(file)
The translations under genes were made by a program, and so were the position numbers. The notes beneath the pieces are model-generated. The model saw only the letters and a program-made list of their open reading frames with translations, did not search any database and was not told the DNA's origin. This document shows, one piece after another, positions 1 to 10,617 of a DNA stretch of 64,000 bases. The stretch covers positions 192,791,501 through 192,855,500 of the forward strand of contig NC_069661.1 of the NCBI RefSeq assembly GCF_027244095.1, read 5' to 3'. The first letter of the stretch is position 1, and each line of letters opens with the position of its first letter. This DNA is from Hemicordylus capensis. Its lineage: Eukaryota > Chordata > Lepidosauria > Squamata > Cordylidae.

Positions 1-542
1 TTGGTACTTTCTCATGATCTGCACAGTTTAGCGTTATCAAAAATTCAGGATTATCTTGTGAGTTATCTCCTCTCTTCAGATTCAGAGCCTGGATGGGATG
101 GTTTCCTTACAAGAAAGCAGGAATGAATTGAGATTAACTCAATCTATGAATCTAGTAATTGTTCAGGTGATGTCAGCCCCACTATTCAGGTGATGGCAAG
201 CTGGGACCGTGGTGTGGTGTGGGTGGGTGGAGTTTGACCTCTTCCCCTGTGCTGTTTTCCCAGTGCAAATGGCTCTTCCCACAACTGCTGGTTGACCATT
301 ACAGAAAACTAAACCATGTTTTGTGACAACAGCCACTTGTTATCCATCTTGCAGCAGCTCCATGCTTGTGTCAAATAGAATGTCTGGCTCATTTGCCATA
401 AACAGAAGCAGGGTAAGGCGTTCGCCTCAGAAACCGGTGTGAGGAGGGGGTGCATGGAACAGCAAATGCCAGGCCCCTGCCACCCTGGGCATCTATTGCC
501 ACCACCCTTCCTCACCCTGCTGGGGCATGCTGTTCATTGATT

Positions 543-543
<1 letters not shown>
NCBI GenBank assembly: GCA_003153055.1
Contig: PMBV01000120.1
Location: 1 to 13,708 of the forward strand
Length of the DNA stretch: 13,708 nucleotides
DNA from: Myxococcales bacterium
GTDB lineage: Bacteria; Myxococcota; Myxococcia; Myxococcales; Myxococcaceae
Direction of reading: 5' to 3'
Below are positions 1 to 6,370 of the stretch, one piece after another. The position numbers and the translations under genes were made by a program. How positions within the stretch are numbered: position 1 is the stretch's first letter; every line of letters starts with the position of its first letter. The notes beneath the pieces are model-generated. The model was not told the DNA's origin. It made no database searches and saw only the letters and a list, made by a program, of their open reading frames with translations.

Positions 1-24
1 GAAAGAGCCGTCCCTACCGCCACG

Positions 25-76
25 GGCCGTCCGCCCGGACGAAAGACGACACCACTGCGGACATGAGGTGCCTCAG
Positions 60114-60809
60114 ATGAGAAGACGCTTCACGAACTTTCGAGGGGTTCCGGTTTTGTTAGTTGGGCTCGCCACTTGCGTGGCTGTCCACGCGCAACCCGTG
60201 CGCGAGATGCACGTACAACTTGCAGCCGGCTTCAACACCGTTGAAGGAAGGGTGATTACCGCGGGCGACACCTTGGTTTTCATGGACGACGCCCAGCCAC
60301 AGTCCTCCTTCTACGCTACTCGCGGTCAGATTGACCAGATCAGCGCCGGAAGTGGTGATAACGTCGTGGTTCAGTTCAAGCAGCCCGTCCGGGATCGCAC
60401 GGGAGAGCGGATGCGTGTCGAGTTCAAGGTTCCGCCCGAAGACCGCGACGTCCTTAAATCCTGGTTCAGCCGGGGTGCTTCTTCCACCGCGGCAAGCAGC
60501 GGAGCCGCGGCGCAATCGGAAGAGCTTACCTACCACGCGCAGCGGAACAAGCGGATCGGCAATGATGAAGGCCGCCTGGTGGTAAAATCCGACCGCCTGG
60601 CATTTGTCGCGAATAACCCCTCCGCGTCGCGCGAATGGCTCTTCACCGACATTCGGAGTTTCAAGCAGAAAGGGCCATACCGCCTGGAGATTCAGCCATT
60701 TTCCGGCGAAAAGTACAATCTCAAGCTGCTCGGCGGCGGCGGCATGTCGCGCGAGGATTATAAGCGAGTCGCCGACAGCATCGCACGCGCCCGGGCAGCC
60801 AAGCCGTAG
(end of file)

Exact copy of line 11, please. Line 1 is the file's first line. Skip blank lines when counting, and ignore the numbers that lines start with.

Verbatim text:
NCBI GenBank assembly: GCA_003153055.1